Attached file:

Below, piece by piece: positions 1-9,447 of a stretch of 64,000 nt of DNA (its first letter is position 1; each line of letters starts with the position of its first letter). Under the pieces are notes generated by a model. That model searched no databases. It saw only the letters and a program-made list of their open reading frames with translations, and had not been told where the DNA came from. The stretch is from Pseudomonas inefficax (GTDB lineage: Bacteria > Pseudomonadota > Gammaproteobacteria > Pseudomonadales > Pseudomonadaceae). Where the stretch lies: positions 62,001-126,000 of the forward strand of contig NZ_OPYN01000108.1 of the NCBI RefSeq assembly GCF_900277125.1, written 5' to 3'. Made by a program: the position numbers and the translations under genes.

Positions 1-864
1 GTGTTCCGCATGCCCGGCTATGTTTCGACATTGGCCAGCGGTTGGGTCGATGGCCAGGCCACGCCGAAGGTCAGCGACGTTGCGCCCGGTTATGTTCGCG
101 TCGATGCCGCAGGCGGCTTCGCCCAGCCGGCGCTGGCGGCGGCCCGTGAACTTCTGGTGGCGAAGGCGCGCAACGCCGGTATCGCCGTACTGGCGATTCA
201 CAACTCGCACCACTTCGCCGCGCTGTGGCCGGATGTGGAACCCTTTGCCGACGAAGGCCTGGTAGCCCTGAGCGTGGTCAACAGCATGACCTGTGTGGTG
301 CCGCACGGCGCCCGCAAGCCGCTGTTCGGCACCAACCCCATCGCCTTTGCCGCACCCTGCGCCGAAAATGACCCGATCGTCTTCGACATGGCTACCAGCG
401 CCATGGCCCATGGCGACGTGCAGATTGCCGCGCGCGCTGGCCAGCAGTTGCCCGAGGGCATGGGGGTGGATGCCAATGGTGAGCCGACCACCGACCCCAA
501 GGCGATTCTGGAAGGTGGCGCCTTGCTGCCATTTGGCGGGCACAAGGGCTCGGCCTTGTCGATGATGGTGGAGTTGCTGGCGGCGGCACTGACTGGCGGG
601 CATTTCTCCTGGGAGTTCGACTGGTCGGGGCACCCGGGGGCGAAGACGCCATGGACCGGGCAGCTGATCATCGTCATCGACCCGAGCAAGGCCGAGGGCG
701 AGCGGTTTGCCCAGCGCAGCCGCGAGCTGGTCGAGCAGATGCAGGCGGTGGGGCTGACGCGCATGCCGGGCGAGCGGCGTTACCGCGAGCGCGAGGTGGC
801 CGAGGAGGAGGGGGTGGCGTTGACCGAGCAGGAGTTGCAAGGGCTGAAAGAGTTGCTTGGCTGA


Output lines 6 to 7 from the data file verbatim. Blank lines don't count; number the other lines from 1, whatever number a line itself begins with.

301 CCGCACGGCGCCCGCAAGCCGCTGTTCGGCACCAACCCCATCGCCTTTGCCGCACCCTGCGCCGAAAATGACCCGATCGTCTTCGACATGGCTACCAGCG
401 CCATGGCCCATGGCGACGTGCAGATTGCCGCGCGCGCTGGCCAGCAGTTGCCCGAGGGCATGGGGGTGGATGCCAATGGTGAGCCGACCACCGACCCCAA